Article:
Tuesday, September 20, 2005, 07:00 am PT (10:00 am ET)
Jobs talks iTunes pricing, Intel Macs at Apple ExpoApple chief executive Steve Jobs at a press conference on Tuesday talked about the company's upcoming Intel Macs and called the music industry "greedy" for considering a hike in the price of digital music downloads, warning such a move would drive users back to piracy.
Speaking to reporters before the opening of Apple Expo in Paris, Jobs acknowledged that some record companies were pushing him to raise the price of each song download beyond the current 99 cents rate.
"If they want to raise the prices, it means that they are getting greedy," Jobs said, according to the Associated Press. "If the price goes up, [consumers] will go back to piracy and everybody loses."
According to Macworld UK, Jobs also confirmed Apples switch to Intel processors remains on schedule, saying: We said wed be shipping by next June and we are on track to have that be a true statement.
Commenting on the illegal distribution and manipulation of early copies of Mac OS X for Intel to run on standard PC hard, Jobs said: "We dont know how having OS X available for PCs would affect Macs, and promised, we will have technology in OS X for Intel so that it cannot be installed in other PCs.
Still, it appears that Apple will take no seat to software pirates and hackers alike. "Theft is bad, Jobs said. You dont want to burn in Hell. We choose to give away some software for free, we choose not to give away other software."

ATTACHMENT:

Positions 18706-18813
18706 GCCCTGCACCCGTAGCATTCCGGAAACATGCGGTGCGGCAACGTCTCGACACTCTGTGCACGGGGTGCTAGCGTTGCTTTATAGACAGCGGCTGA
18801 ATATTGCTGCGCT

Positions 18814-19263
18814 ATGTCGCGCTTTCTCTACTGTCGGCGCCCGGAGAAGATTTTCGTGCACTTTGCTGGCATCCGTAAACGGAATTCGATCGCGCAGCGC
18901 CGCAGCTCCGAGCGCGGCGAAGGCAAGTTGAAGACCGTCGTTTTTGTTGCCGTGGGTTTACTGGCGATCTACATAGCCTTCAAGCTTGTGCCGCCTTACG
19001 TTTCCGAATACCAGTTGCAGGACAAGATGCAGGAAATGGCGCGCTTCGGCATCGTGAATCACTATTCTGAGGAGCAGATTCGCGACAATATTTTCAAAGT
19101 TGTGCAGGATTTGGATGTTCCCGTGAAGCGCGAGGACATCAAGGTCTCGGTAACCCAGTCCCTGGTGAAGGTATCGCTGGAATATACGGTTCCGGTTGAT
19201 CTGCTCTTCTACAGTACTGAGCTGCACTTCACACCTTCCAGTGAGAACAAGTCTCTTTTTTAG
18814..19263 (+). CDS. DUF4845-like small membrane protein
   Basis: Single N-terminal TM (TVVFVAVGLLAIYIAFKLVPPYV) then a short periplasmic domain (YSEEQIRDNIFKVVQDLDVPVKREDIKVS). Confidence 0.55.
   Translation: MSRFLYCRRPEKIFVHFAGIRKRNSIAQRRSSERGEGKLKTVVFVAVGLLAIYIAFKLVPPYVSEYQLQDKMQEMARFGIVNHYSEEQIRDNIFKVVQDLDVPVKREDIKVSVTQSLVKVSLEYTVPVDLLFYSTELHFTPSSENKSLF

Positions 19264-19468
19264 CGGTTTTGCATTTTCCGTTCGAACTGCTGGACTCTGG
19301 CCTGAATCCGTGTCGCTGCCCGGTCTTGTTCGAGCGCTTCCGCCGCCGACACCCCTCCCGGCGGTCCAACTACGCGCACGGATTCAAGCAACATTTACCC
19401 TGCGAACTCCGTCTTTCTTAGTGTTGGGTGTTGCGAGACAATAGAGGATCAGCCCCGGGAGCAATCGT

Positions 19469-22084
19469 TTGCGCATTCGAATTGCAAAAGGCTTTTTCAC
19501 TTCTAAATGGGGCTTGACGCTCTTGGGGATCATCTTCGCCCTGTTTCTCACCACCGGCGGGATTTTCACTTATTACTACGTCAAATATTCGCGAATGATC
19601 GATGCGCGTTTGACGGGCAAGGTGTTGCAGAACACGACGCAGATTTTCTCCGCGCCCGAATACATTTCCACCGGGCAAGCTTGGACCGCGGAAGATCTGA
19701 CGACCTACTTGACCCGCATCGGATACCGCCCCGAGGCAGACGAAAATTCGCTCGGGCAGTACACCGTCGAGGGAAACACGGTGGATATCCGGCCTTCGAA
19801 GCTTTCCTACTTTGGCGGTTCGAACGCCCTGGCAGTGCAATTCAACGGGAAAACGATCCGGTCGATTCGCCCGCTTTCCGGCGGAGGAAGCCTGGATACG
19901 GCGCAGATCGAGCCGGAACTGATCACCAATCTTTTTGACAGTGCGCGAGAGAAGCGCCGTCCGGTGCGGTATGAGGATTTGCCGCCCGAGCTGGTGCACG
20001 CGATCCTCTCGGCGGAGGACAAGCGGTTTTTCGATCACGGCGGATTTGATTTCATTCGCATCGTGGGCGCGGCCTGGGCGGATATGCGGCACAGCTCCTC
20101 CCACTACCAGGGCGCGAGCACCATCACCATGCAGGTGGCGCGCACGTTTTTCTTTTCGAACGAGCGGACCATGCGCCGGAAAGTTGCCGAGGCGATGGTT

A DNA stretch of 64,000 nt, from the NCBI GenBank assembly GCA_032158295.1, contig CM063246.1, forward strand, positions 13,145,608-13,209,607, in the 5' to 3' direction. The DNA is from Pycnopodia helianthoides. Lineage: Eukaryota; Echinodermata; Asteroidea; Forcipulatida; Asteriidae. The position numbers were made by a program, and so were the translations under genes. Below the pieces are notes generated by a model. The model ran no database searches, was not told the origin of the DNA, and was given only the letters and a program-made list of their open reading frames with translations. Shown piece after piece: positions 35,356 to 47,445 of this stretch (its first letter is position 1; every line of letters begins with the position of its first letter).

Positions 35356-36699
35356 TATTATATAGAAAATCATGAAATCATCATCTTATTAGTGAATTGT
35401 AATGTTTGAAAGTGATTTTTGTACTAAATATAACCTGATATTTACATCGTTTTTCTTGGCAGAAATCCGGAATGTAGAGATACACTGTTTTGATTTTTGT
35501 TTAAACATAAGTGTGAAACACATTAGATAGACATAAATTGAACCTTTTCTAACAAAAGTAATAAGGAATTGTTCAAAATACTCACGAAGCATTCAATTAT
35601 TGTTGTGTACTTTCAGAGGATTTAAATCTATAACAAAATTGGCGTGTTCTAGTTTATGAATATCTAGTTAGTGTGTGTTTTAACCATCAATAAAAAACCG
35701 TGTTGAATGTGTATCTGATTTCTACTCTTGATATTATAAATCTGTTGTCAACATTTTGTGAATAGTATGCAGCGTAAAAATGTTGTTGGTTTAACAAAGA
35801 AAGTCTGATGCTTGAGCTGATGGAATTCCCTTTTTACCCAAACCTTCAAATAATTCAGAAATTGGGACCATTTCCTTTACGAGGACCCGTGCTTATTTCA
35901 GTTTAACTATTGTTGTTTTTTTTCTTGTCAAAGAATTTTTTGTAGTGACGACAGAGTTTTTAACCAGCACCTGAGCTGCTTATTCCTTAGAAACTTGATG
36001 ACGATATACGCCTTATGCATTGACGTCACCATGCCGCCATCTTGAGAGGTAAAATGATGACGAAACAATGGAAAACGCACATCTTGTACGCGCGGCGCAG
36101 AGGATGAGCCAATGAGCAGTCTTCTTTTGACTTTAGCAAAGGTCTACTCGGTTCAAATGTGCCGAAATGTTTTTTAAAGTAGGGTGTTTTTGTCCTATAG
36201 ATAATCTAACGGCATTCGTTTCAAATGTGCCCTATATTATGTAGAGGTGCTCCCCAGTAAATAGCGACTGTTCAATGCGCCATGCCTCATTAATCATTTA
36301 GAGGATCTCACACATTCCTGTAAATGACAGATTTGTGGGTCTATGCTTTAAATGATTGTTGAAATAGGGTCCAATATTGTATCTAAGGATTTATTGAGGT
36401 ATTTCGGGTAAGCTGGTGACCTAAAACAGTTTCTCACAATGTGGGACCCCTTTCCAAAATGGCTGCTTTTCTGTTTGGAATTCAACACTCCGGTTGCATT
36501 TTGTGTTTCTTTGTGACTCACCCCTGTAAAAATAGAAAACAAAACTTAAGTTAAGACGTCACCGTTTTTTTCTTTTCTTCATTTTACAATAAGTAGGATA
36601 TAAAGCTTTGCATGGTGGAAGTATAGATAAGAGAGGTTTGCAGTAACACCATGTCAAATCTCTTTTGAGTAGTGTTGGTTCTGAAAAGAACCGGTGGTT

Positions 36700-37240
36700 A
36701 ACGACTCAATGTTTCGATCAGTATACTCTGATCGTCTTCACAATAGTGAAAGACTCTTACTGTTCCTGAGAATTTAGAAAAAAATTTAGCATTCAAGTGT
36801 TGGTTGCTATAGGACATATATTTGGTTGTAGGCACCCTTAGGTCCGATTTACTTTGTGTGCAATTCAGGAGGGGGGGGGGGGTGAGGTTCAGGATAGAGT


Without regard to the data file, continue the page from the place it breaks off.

Meanwhile, Jon Rubinstein, senior vice president of the iPod division, told reporters the company was not planning to add radio features to its digital player because there was not enough demand for it.
Pascal Cagni, Apple's European Boss, was also present at the conference and gave an update on Apple's performance in the region. In Europe in the last quarter Apple saw the fastest ever growth - 6-7 per cent year-on-year [...] We have done very well in the UK, and fantastically with the iPod, and in Russia and Turkey too.
Apples US market share now stands at 4.5%, with its world-wide market share at 3%.
Additional coverage of the press conference is available from Macworld UK.
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